Parochial school in Bethel Park is set to close
An attempt to sustain Catholic education by merging two schools in the Bethel Park area will end with the closing of St. Katharine Drexel at the end of the school year.
The Catholic Diocese of Pittsburgh announced the closing on Sunday, and pastors discussed the closing at Masses at St. Germaine Parish in Bethel Park and Nativity Parish in South Park.
“After weighing all the input from parish/school advisers and diocesan staff,” a statement from diocesan officials said, “the pastors reluctantly made the decision to petition to close St. Katharine Drexel School in June 2013.
“Every effort will be made to help families make the transition to another Catholic school.”
The pastors, the Revs. John J. Baver of St. Germaine and John E. Hissrich of Nativity, and the Rev. Ronald Lengwin, spokesman for the diocese, couldn't be reached for comment.
St. Katharine Drexel, which offers preschool through eighth grades in the former St. Germaine School building, was formed in 2008 with the merger of the two parishes because of significant enrollment declines at both schools, officials said.
A year before the merger, enrollment at Nativity had dropped to 48 students and St. Germaine, 86 students. Both schools had kindergarten through eighth-grade classes.
Enrollment at St. Katharine Drexel reached 101 students in K-8 in 2008-09, the first year of the merger, and 135 the following year.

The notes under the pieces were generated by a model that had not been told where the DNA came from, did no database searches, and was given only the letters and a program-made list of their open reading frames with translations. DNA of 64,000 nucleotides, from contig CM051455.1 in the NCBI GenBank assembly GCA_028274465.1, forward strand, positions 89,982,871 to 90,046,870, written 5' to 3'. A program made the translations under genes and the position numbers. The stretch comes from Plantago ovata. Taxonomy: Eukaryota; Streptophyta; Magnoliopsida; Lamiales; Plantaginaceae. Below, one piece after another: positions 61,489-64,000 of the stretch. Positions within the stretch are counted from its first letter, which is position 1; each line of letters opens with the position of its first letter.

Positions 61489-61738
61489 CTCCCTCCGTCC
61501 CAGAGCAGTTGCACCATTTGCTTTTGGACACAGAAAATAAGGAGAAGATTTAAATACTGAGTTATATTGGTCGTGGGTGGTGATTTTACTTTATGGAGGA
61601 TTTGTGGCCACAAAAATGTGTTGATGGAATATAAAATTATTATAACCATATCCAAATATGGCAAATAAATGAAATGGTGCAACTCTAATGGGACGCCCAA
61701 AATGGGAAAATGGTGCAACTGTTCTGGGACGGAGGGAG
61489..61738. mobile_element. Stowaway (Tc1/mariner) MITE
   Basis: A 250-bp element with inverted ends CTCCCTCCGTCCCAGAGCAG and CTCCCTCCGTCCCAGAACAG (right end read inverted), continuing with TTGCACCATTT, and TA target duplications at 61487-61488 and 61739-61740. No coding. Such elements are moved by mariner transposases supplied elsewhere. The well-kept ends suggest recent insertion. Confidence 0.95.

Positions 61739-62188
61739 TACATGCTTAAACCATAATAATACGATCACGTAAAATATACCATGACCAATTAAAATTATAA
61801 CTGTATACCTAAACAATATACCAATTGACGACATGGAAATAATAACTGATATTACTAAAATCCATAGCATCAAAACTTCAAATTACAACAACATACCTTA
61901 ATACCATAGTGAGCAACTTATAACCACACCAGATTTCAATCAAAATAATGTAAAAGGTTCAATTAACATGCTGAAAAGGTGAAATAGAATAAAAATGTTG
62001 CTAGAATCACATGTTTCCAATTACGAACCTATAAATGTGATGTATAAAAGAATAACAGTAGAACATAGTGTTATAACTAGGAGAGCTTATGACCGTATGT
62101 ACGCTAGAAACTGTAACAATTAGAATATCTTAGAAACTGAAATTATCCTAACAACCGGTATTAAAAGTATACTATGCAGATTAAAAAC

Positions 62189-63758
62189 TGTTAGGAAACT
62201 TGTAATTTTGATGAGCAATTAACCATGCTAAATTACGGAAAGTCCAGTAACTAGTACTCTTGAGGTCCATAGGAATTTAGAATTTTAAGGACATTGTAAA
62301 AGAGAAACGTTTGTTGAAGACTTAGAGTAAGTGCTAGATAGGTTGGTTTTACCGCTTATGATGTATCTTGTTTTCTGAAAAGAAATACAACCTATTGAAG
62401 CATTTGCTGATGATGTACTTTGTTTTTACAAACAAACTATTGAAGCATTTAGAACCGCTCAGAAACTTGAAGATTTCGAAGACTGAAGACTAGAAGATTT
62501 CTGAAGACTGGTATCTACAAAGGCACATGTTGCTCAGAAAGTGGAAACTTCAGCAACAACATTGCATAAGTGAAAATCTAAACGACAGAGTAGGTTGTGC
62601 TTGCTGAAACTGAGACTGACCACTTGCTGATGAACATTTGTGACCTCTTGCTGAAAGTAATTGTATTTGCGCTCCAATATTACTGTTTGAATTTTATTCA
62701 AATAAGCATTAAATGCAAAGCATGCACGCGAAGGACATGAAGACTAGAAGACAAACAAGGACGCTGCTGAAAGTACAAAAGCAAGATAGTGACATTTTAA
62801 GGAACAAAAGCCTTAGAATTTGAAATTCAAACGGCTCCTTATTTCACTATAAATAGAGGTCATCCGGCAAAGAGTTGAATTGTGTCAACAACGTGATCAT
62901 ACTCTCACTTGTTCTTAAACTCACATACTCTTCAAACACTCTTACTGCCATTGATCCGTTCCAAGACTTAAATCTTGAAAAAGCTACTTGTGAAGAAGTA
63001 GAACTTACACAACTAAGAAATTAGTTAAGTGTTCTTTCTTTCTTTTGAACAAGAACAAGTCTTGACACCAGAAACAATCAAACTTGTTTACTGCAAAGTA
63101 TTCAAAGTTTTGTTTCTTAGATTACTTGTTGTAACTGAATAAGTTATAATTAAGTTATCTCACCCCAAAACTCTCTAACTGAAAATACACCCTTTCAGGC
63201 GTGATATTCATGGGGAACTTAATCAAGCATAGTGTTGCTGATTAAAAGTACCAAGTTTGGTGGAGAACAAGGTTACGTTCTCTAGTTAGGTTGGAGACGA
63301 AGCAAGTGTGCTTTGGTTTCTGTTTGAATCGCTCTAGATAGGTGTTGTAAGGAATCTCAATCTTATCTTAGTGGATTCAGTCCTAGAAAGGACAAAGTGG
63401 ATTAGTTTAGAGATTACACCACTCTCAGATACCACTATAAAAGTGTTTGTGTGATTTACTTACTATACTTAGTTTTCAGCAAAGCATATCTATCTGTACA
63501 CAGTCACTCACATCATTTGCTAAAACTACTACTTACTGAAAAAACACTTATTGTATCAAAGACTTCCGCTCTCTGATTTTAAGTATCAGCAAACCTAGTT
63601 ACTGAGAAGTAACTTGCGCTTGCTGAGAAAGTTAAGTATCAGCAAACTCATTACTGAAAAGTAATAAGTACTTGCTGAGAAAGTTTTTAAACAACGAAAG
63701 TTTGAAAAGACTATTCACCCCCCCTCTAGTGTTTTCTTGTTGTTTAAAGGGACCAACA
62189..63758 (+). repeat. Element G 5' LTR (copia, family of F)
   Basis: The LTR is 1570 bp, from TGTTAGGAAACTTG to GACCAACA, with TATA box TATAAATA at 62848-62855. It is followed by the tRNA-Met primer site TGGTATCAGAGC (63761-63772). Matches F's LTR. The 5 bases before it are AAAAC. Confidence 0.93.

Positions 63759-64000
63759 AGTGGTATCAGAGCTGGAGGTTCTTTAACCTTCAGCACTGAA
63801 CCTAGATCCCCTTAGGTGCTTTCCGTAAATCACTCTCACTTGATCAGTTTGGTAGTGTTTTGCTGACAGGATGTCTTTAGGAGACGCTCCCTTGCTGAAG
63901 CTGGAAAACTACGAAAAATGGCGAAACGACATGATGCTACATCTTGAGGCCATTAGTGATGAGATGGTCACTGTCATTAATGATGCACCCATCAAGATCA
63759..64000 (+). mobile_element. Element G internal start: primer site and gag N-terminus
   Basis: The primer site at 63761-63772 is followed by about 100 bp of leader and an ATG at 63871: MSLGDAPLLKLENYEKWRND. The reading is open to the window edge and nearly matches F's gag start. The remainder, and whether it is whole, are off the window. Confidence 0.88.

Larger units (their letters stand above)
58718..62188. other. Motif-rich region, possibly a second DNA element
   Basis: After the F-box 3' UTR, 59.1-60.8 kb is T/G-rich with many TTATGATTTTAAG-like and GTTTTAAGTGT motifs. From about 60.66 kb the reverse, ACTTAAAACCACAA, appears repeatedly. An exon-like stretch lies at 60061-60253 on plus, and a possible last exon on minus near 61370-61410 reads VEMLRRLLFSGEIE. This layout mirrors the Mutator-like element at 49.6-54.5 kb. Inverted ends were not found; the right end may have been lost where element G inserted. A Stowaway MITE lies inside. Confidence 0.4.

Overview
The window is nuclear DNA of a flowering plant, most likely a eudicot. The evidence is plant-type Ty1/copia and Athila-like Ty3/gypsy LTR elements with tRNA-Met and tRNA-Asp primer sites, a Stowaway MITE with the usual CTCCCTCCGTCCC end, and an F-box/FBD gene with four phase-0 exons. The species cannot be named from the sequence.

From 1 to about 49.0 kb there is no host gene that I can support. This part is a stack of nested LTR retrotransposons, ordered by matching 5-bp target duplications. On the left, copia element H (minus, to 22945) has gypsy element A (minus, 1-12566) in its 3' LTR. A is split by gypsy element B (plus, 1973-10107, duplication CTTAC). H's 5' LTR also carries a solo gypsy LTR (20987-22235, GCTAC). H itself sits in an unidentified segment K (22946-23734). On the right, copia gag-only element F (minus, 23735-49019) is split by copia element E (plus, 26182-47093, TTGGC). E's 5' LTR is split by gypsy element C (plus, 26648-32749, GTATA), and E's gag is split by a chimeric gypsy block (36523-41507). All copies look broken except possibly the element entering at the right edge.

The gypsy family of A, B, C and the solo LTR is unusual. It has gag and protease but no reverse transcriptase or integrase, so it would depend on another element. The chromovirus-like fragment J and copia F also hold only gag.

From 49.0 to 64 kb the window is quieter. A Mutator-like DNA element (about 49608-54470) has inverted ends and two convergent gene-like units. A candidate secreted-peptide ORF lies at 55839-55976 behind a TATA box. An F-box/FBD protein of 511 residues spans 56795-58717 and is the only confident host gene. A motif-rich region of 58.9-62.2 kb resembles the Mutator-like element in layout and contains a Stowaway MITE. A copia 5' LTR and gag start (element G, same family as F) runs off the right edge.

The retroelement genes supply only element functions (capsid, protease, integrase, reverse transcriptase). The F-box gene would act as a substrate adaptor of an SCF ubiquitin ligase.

However, just 73 students attended the school, a 28 percent drop, in 2012-13. Diocesan officials said the decline was expected to worsen to 61 students in 2013-14 because of projected lower school enrollment for Bethel Park and South Park, the two main communities that send children to the schools.
The diocese had hoped the merger would make it more affordable for families to send their children to the school.
But the projected cost of educating children, even after cutting staff, would be $9,500 a student next school year, officials said. That's almost twice the diocesan average.
Higher costs would have entailed a tuition increase of $1,300, or 40 percent.
“This would have been an unacceptable level for many families, and thus result in even further enrollment declines,” according to the statement.
Bill Zlatos is a staff writer for Trib Total Media. He can be reached at 412-320-7828 or firstname.lastname@example.org.
Show commenting policy
TribLive commenting policy
- $5M Penn Avenue reconstruction project is ‘killing everything’
- Controller recommends hiring to reduce 911 center overtime
- Duquesne Club seeks permission from city to keep 4 rooftop bee hives
- Threat at Sheraden school a ‘student hoax’
- Allegheny County RAD increases budget by $2.5M for cultural, recreational programs
- Beaver Co. commissioners allow deputy sheriffs to escort motorcycle run
- Former Pennsylvania civil rights investigator from Penn Hills sues agency, alleges discrimination
- Penn Hills school officials trying to correct transportation problems
- Western Pa. towns eye fees to control stormwater runoff
- $21 million unfrozen for Pennsylvania school construction
- Pirates rally planned for Market Square